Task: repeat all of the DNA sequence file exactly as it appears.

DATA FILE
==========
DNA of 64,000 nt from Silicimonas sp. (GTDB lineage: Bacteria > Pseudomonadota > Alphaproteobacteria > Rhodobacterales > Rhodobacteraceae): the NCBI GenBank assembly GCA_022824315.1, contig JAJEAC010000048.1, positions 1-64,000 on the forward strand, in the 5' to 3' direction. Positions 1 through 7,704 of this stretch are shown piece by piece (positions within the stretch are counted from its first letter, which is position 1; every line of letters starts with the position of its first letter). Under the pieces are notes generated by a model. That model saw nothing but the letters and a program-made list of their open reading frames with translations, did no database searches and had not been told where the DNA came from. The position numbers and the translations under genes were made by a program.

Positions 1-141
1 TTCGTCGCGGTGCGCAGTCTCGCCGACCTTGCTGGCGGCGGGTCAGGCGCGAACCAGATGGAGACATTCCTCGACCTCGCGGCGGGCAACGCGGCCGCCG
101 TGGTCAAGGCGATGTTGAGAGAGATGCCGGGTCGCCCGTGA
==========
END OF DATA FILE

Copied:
DNA of 64,000 nt from Silicimonas sp. (GTDB lineage: Bacteria > Pseudomonadota > Alphaproteobacteria > Rhodobacterales > Rhodobacteraceae): the NCBI GenBank assembly GCA_022824315.1, contig JAJEAC010000048.1, positions 1-64,000 on the forward strand, in the 5' to 3' direction. Positions 1 through 7,704 of this stretch are shown piece by piece (positions within the stretch are counted from its first letter, which is position 1; every line of letters starts with the position of its first letter). Under the pieces are notes generated by a model. That model saw nothing but the letters and a program-made list of their open reading frames with translations, did no database searches and had not been told where the DNA came from. The position numbers and the translations under genes were made by a program.

Positions 1-141
1 TTCGTCGCGGTGCGCAGTCTCGCCGACCTTGCTGGCGGCGGGTCAGGCGCGAACCAGATGGAGACATTCCTCGACCTCGCGGCGGGCAACGCGGCCGCCG
101 TGGTCAAGGCGATGTTGAGAGAGATGCCGGGTCGCCCGTGA